Being the change

I haven’t posted for a while, mainly because I’ve been feeling rather depressed. This blog wasn’t meant to be political, but I make no secret of the fact that I am very definitely on the left of the political spectrum. What that means for me is the belief that the better-off should pay fair taxes in order that the most vulnerable can be supported. Who do I mean by vulnerable? Well, actually, it could be any one of us. Some people are affected by something such as a long-term disability which means that they will probably need ongoing support for their entire lives. Others may be sailing along quite happily until the unexpected happens – a shock redundancy, a cancer diagnosis, a child born with special needs, a sudden and dramatic rent increase. None of us are immune from circumstances occurring which would mean we needed support or care from the welfare system, from the NHS, from social services. Despite the best efforts of right-wing parties to paint it so, people who claim benefits are not ‘them’, they can very easily be ‘us’.

I also believe in equality. No one should be unable to fulfil their potential because of the financial or social circumstances they are born into. For me, the best chance of achieving equality comes through education in its many forms – nurseries, schools, universities, FE colleges, libraries, children’s centres, the BBC. Even if you can’t support free and fair education altruistically, think of this. The child may easily have been born who has the brains, flair, imagination, call it what you will, to find a cure for dementia, or to discover a truly sustainable form of energy. What a tragedy, not just for them but for the world, if they are prevented from achieving this because they happened to be born to asylum seekers, or into a third-generation unemployed household where the level of debt now required to obtain a university education is too terrifying to be contemplated.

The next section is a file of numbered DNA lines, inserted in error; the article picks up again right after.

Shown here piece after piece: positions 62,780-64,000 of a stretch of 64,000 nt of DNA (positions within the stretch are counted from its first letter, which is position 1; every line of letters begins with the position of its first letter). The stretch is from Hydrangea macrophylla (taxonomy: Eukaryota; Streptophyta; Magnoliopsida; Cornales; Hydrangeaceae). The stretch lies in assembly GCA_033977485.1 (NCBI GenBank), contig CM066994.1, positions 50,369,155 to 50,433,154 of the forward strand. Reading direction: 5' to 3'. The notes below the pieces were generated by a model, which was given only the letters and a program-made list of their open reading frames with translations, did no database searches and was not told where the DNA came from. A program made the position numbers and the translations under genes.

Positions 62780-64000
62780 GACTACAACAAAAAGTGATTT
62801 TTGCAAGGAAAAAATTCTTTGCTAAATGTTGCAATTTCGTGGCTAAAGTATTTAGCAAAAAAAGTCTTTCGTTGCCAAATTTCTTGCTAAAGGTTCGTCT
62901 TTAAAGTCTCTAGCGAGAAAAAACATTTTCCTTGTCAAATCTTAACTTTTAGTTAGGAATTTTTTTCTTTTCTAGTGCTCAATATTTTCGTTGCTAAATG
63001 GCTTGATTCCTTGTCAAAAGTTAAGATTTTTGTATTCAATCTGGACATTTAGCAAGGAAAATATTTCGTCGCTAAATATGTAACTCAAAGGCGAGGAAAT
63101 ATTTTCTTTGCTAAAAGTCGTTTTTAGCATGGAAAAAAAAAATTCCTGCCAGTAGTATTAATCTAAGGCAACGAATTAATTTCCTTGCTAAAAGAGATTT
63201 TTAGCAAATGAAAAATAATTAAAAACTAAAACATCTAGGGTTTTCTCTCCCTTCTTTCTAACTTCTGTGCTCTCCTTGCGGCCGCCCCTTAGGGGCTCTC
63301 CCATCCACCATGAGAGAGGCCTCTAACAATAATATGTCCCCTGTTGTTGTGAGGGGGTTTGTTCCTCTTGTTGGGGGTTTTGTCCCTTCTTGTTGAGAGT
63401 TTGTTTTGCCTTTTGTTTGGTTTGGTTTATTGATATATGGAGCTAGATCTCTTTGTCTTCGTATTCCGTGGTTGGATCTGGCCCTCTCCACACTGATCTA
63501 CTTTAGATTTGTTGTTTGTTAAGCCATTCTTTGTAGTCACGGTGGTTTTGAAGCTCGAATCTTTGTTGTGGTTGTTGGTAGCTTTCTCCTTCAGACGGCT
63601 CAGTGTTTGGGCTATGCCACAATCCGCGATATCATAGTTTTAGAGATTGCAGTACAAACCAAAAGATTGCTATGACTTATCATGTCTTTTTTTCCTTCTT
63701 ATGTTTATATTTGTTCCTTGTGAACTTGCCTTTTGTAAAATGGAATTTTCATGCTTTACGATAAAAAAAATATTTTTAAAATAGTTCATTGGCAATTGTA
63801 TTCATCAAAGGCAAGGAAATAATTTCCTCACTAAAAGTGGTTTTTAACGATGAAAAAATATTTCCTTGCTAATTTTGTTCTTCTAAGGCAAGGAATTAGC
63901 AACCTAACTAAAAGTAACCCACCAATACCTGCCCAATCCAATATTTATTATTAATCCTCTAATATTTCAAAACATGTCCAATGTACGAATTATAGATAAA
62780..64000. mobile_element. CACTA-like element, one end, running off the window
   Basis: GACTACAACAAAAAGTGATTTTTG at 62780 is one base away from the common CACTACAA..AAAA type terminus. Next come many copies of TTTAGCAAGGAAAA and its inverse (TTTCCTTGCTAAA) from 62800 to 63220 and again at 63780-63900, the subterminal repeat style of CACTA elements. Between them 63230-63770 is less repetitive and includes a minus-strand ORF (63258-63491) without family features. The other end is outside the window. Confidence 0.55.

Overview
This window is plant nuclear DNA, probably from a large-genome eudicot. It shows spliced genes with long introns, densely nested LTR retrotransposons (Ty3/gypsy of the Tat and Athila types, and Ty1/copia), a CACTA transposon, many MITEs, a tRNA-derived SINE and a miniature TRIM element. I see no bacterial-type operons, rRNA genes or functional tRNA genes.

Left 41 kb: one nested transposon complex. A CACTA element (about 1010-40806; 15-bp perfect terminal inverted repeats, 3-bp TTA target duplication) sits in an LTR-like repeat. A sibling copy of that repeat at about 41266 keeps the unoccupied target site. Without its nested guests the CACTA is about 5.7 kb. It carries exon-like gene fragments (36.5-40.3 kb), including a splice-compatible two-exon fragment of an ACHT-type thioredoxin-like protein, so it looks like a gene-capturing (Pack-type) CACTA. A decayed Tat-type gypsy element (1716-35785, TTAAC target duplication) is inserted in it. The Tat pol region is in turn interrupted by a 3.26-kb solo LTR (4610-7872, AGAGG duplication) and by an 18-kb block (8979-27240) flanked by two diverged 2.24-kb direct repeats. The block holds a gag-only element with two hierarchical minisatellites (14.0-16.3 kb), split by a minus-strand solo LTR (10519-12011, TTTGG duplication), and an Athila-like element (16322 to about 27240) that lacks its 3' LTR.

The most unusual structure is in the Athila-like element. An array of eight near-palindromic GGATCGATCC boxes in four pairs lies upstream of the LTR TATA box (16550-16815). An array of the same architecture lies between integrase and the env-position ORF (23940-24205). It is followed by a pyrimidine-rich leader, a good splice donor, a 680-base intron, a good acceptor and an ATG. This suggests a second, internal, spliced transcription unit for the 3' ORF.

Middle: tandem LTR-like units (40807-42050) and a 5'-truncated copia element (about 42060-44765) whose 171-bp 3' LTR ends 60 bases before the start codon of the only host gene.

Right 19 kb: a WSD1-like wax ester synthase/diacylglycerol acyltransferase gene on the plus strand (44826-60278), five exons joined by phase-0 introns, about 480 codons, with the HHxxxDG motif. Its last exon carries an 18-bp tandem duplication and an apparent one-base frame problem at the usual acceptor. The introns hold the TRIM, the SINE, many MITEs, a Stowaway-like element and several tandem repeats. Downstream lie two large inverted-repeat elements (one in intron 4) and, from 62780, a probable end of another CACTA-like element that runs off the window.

Holding these beliefs as strongly as I do, I found the General Election result profoundly depressing. The decisions which are being made by the current Government create a country in which I don’t want to bring up my girls. My first response when it became clear that the exit polls were accurate was to tell my husband to start looking for jobs in Scotland. He declined robustly, pointing out that running away never solves anything. And, of course, he is right. It is easy to become demoralised, though, and to feel that you can’t make a difference as one individual against the system.

I have spent the last four weeks pondering whether it is possible to do anything constructive, and what I come back to time and again are the words of Mahatma Gandhi – “We must be the change we wish to see in the world”. I have joined the Labour Party, not because I believe it is perfect, but because I do believe it is our best chance of an effective opposition to the abolition of the Human Rights Act, the BBC, our membership of the EU, a fair and equitable welfare system and the privatisation by stealth of the education system and the NHS. I will support food banks and other organisations which endeavour to fill the gaps left, indeed created, by the Government. Without turning my blog into a political rant (honest!) I will use my writing wherever possible to try and raise awareness of the serious issues facing the country. And I will continue to look out for other ways I can ‘be the change’ as opposed to just moaning. Let me know if you have any ideas!


  1. Helen I think you articulate what many of us feel, it’s a very depressing time realising we are becoming a country not to be proud of. I joined the Green Party for many of the reasons you mention, I also find cross party organisations such as Compass and 38 Degrees a source of hope. I know my daughter is very glad they’re abroad!


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